HavocNdeeD's DJ J-Paul Talks Dubstep, Mormonism, Industrial Music, and More
You can catch Jared Paul Jackson, better known by his moniker J. Paul, at such local venues as Cadillac Ranch or School of Rock in Tempe...when he's in the Valley that is.
Jackson's performed at various clubs and music venues all around North America and a few other destinations, either doing the solo thing or with his DJ duo HavocNdeeD.
And both Jackson and his partner Ben Garcia (a.k.a. OB-One) have the frequent flyer miles to prove it. Along with Sluggo and Liquid Stranger, J-Paul is among the best dubstep artists in the Valley and have gotten gigs throughout North America and even as far away as Australia.
We happened to catch Jackson for an interview before he jetted off to another far-flung destination to discuss HavocNdeeD, his Mormon upbringing in Salt Lake City, and plenty of other subjects.
Name: Jared Paul Jackson
AKA: DJ J-Paul
Genres spun: Dubstep and a lot of drum 'n' bass, all the way from old school jungle to the newer versions like the jump-ups, the tearouts, drumstep, all of that. My partner OB-One is a very old school junglist. We try to pull influences in all of that. And of course like glitch and IDM, that type of thing. Anything electronic, heavy, whatever. It's all good.
Current gigs: I've played all through Old Town Scottsdale and Mill Avenue, and now I pretty much do Cadillac Ranch when I'm home. And do it fun. I get to mix a lot of rock and the heavy stuff I like.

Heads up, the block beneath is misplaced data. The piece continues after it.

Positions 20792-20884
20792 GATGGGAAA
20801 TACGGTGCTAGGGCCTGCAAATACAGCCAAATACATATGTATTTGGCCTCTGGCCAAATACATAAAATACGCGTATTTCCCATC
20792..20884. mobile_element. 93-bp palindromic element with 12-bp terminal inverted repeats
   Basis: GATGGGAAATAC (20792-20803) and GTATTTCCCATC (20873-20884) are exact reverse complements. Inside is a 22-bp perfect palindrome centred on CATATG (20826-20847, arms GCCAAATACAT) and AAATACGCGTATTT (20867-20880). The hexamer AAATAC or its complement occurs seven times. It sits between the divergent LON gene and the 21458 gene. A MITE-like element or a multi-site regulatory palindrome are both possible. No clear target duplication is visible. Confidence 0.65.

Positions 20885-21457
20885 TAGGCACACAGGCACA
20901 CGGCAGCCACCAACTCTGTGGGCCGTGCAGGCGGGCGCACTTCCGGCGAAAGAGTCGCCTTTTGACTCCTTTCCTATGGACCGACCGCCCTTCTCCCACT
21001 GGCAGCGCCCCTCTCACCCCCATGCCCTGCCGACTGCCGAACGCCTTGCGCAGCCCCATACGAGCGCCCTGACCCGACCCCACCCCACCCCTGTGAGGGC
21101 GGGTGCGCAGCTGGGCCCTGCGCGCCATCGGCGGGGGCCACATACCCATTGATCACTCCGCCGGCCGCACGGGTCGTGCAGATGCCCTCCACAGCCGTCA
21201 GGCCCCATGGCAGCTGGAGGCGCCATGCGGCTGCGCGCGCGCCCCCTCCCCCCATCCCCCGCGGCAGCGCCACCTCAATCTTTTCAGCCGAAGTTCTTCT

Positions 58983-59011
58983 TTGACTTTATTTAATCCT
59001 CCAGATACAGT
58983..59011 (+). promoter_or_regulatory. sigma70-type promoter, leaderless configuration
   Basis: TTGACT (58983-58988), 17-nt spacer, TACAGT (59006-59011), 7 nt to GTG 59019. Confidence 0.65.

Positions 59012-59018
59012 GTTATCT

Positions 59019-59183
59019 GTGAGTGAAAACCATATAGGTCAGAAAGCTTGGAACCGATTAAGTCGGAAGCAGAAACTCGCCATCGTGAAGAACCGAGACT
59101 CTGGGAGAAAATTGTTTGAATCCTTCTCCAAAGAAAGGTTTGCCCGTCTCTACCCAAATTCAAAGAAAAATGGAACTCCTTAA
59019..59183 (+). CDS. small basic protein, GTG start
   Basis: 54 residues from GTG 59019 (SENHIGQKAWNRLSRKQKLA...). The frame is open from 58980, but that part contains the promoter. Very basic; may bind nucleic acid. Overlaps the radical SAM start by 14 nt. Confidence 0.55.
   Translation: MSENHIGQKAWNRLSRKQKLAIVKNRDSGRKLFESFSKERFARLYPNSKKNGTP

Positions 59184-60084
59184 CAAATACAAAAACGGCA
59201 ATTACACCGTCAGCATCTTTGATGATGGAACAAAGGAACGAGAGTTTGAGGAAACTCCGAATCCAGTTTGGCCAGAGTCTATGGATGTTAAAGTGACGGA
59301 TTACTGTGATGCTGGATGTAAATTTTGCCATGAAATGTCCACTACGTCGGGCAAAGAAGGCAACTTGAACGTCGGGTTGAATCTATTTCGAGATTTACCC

But you're not home much these days? Right. That's kinda the whole point, home gigs are getting more and more scarce. I did the math and I've actually been away from home more than I've been home this year.Vaguely Familiar Mix by HavocNdeeDsounD
Where have you been recently? Denver, L.A., San Jose, Tahoe, Rhode Island, Massachusetts, Canada, and Australia, just to name a few.
So dubstep is getting huge in cities around the world? Yeah. When electro got big awhile back, you saw a lot of the hip-hop Top 40 clubs start to play it a lot. I get a lot of the DJs I know from the hip-hop scene hit me up and ask what the hot dubstep tracks are, 'cause they're really catching on to it.
So why is there only one or two dubstep nights in Phoenix? I think it's just the natural progression of things. You'll start to see smaller ones pop up more here and there. In other cities it's the same thing right now. It's always a "grass is greener" type thing, and with the exception of places like L.A., it's pretty much like one really big night or maybe two, excluding the rave-style parties and what not. But you can see it everywhere spreading out.
What do you dig about dubstep? I think the thing that attracted me and Ben the most is he is a huge reggae fan and we're both metalheads. Like we both collect a lot of traditional dubplates and he lived in Jamaica. I particularly love metal and also grew up on industrial. Pretty much if you combine industrial music and reggae, you have dubstep, especially the heavier kind. Even when I was producing 4/4-time, housier stuff, I was like, "This is fun, but I don't know if it's really me." I have this weird identity complex and with dubstep it fit me and I embraced it.
How did you get started in the DJ game? Because my band broke up that I was drumming in. It was called Dezmo in Salt Lake City. We were like Paramore before Paramore. The girl singer, all that. And the guy who taught me how to drum taught me how to DJ, because he had gone on to be a professional DJ. And it went from there.
So you're from Salt Lake City and now work as a dubstep DJ. Does that mean you're Jack Mormon? You could say that.